The other day when I went to get a haircut, I was feeling grand. My day was going along just fine and I had no complaints. It was good, you know?


And then I arrived at the salon. I was about ten minutes early, so I grabbed a book of photos from a rack and settled in. Within seconds, I realized the book I was perusing contained photographs of international aid installations and personnel. Some of the photos were beautiful. Some were devastatingly harsh. It occurred to me that I should simply return the book to its spot on the rack and find something more banal. But I didn’t. I thought that perhaps I had chosen that book for a reason, and that its contents deserved acknowledgement. So I kept turning pages, studying photos and reading captions. Before I realized it, I was quietly bawling. I looked up and two other patrons, both seated nearby, were staring at me.


People don’t be going to fancy hair salons on Melrose Avenue to cry. They also don’t be going there to see other people crying. But hey – at least I was quiet. My tears lasted only a few minutes, then someone came to tell me I should change into a smock, as my appointment was nigh. I was so grateful for the timing, I nearly hugged the messenger.


After getting color applied to my hair (and a fantastic conversation with Fernando, the colorist), it was time to have my hair washed. “Little Mama” is so good at this, y’all, that I look forward to seeing her as much as I do to getting my hair did. At some point, as Little Mama was massaging my scalp, I looked up at her and told her what a blessing it is to be touched so kindly by another human being. She commenced to tell me about how she has to read clients, in order to know when they’re receptive to a few extra minutes of scalp massaging, as not everyone cares for it. As she spoke, I fought back fresh tears. Her words gave me focus and allowed me to really listen to her and not drown in the wellspring of emotions I was having. She soon finished her job and I moved on to see my stylist, Carla.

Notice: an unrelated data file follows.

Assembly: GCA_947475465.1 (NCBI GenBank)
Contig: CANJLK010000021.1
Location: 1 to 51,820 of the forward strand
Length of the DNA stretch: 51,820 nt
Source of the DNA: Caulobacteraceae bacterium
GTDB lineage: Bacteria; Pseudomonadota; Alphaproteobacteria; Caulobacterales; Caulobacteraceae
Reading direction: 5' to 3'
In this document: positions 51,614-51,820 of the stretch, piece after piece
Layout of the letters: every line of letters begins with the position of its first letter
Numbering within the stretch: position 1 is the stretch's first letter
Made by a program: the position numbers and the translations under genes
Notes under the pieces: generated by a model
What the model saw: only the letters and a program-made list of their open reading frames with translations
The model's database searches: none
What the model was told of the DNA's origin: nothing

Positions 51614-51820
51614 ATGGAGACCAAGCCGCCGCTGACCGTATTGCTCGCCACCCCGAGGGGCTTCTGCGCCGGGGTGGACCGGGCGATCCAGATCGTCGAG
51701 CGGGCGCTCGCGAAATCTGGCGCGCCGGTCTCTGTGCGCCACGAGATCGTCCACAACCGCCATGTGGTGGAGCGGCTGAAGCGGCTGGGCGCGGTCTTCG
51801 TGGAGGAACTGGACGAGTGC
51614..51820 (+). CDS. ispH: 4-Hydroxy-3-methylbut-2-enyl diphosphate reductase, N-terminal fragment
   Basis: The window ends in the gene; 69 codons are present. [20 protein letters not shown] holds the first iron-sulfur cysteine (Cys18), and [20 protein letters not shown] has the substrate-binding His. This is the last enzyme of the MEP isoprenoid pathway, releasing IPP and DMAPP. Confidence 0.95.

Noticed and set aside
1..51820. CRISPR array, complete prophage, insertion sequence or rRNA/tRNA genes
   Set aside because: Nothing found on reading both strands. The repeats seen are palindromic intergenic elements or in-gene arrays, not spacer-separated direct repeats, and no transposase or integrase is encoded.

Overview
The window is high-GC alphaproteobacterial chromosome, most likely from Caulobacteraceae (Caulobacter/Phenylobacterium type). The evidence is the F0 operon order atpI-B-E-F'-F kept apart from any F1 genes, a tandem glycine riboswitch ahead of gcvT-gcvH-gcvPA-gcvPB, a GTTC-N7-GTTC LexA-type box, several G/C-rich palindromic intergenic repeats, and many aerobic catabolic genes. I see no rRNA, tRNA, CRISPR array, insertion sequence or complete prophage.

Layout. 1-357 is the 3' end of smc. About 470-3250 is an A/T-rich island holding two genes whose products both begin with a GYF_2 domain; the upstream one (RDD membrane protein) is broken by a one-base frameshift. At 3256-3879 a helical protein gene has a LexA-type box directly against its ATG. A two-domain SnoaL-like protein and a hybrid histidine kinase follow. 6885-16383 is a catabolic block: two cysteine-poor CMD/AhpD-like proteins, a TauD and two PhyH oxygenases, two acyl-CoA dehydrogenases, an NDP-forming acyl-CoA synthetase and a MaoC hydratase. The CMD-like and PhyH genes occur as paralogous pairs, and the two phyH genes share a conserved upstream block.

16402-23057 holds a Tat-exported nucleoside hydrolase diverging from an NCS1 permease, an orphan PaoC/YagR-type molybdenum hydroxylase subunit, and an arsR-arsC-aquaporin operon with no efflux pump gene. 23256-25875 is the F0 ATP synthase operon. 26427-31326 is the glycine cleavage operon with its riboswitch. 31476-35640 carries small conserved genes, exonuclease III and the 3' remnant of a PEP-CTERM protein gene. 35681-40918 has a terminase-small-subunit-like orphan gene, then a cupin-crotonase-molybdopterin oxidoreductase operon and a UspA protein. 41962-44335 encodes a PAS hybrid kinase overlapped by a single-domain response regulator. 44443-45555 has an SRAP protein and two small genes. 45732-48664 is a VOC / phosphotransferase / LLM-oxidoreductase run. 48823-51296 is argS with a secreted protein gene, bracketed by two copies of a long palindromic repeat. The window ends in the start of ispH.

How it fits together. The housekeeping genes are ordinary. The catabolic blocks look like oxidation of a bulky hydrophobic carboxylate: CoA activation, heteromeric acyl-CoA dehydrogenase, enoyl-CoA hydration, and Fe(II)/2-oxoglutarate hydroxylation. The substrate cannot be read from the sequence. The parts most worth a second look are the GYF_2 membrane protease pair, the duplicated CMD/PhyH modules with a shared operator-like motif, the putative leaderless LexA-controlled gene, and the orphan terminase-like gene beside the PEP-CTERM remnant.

I’ve been going to Carla for at least a decade and I love catching up with her. She’s a good, decent person and she is also immensely talented. (She ain’t cheap, either, so I only see her a few times a year.) By the time she had finished working her magic, I was ready to stroll the avenue to my car and make the drive home.


Sometimes I know I’m emotional. Sometimes it sneaks up on me. And once the pump is primed on my tear ducts, it’s hard to stem the flow! The other day reminded me of this and as challenging as it was, it was also pretty wonderful. I am susceptible to the pain brought on by harsh imagery. I am also susceptible to the joy brought on by human connection. I am able to soar so very high because I am able to sink so very low. It’s reciprocal. My emotions are just rigged that way.


One last thing… Just as I was about to leave Melrose Avenue to walk down a side street toward my car, three cute-as-could-be Japanese tourists asked if I’d take their photo. The three girls posed before a painted wall and I snapped a couple of pics. After thanking me profusely, I walked away. But not before hearing their joyful giggles when they saw the photos of themselves. As their laughter faded behind me, I realized I was smiling wide enough to let bugs in. And that’s when sweet tears began to fall once more…

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